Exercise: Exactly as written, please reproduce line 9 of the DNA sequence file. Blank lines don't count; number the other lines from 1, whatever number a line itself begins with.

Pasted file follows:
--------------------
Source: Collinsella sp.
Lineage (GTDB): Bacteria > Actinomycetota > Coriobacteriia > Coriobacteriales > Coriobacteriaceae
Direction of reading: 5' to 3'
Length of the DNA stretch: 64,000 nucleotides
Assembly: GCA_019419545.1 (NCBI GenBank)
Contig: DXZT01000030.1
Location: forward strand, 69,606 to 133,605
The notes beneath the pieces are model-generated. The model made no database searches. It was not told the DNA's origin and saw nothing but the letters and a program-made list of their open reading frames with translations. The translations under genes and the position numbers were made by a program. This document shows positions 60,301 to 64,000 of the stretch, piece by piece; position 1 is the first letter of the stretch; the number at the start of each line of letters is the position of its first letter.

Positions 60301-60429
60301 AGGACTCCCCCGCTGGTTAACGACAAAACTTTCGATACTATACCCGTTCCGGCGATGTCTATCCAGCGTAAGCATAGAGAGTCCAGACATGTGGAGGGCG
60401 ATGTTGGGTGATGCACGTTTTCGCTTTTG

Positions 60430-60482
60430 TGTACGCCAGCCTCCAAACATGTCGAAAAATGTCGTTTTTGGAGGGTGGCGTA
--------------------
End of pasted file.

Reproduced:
Positions 60301-60429